*** the Kiss by Klimt ***

There are some works that have entered the collective imagination and that more than others are able to identify certain themes, dear to all. Like The Kiss by Gustav Klimt (1862-1918), the great painter of the Viennese Secession, a painting that has become a very popular and beloved symbol of romantic love.

Made in 1908, The Kiss was painted five years after the artist's trip to Italy. The visit to Ravenna, which took place in 1903, together with the suggestion of the Byzantine mosaics, with their shining gold backgrounds, is in fact at the origin of Klimt's so-called "Golden Period", which reaches its maximum expression with this painting.

The canvas features the figures of a man and a woman (unidentified), embraced with great tenderness on a flowery hump and silhouetted in the unreal atmosphere of an ancient gold background. Their bodies seem fused by the ample yellow and richly decorated robes (similar to those that the artist used to wear), whose shapes make what they cover indefinite. The woman, kneeling, is shown in profile, with her face turned to the observer.

She has her head gently resting on his shoulder and supported by the hand of her beloved. Her eyes are closed and her expression looks decidedly ecstatic. The man, standing on a lower level than the woman, must have his legs partially immersed in the ground. He welcomes his partner in a strong protective hug. His head is bent to kiss the cheek of the woman who puts her arm around his neck.

The vagueness of the lovers' bodies, confused by the similarity of the fabrics that cover them, lyrically highlights the amorous nature of their relationship; also the gold of the background helps to express the fixity and incorruptibility of space and time, making the love that unites them eternal, suspended and immutable.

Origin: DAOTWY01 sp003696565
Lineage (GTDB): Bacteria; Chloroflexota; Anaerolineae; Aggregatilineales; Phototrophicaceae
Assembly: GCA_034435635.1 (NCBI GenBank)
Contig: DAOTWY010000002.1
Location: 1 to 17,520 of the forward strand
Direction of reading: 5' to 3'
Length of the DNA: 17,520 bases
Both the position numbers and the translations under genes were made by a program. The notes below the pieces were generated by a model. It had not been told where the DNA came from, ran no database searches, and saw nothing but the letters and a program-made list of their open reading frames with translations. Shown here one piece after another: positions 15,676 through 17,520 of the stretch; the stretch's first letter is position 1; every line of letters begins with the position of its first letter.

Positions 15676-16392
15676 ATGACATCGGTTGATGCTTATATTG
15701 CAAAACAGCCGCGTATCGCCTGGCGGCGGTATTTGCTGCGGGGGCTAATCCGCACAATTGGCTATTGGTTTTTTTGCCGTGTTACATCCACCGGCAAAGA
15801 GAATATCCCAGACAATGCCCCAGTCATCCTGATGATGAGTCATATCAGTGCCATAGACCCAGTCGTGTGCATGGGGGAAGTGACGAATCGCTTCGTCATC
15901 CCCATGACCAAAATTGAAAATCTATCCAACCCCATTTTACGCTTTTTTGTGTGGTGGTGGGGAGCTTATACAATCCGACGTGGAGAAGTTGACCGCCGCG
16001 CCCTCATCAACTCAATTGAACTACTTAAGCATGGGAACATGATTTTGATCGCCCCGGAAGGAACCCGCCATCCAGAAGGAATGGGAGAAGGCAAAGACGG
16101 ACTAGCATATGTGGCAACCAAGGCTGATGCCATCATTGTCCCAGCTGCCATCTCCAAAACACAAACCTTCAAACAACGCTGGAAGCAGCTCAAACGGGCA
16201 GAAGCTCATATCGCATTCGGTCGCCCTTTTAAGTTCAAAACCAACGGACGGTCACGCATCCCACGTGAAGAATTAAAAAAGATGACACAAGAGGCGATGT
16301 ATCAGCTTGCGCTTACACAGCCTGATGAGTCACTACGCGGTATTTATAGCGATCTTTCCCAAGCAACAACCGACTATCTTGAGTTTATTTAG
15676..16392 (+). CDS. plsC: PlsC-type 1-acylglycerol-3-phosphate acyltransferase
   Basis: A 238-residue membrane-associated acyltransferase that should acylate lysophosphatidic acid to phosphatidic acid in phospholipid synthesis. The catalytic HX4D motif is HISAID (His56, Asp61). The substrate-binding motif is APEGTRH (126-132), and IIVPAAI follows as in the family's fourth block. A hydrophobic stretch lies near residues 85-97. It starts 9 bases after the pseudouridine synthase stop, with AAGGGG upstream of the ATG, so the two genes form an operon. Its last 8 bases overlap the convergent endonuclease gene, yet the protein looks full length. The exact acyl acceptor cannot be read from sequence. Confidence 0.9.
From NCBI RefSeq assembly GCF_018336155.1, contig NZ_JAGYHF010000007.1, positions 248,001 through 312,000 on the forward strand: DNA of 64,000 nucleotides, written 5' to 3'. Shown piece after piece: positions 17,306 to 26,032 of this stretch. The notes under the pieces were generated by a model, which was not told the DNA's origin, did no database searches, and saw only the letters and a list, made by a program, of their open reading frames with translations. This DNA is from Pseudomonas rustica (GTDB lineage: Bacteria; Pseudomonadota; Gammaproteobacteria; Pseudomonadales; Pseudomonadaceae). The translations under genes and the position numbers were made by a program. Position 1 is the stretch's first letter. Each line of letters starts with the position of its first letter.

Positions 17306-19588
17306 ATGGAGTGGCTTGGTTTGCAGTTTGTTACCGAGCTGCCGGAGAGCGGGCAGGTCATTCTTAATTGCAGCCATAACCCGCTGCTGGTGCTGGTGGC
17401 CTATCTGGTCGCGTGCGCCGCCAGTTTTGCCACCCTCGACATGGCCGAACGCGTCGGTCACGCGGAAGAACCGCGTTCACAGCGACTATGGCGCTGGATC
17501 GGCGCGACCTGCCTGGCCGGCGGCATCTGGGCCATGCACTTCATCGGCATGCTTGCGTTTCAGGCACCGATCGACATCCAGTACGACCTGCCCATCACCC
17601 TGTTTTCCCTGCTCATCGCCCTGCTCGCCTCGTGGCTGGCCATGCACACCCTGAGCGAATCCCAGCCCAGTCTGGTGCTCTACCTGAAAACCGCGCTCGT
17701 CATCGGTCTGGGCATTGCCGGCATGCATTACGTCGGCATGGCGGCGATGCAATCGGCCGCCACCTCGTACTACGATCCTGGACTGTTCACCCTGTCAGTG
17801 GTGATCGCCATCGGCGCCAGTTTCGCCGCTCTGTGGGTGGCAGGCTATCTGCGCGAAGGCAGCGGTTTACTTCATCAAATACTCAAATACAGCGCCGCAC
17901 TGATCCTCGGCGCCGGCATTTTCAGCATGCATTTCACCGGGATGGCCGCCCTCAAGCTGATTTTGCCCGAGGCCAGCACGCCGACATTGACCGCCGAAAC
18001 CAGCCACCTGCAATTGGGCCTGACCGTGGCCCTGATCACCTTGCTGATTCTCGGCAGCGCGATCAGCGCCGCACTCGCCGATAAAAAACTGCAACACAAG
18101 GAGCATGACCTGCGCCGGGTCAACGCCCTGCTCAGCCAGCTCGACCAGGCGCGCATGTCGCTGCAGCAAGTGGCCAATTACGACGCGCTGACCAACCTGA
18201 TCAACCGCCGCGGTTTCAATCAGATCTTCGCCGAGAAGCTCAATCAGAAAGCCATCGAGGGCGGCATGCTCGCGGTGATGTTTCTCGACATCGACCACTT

The space is entirely resolved on the two dimensions, according to yet another reference to Byzantine mosaics; the composition of the work is highly calibrated, all played on the design of the masses and the suggestion of the chromatic games. The line winds harmoniously, in an uninterrupted game of curves that creates and separates the shapes, while limiting the great chromatic masses.

The shining surface of the work, teeming with lights and colors, is enlivened by a minute decoration with flowers and geometric motifs that patter the space: rectangles for the man's dress, circles, ovals, spirals and spirals for the dress of the woman. The different geometry of the two decorations symbolically expresses the difference between the two sexes. These signs, these spots do not respond to a simple decorative function but seem to have their own important expressive function and herald the formal tools adopted by the subsequent Abstractionism.

However, Klimt's work does not abandon the figurative context: abstract painting stops, discreetly, where the representation of the human figure intervenes. The man and the woman, under the phantasmagoria of the garments, have neither volume nor body; but where the fabrics let us glimpse the faces, the hands, the arms, part of the back, they are faithfully represented. This strengthens the concreteness of their love, which is not abstract and ideal but very human: fragile, because it needs care and protection; strong because it is capable of lasting over time and of withstanding the hardships of life.

(G.Nifosi - Art unveiled)

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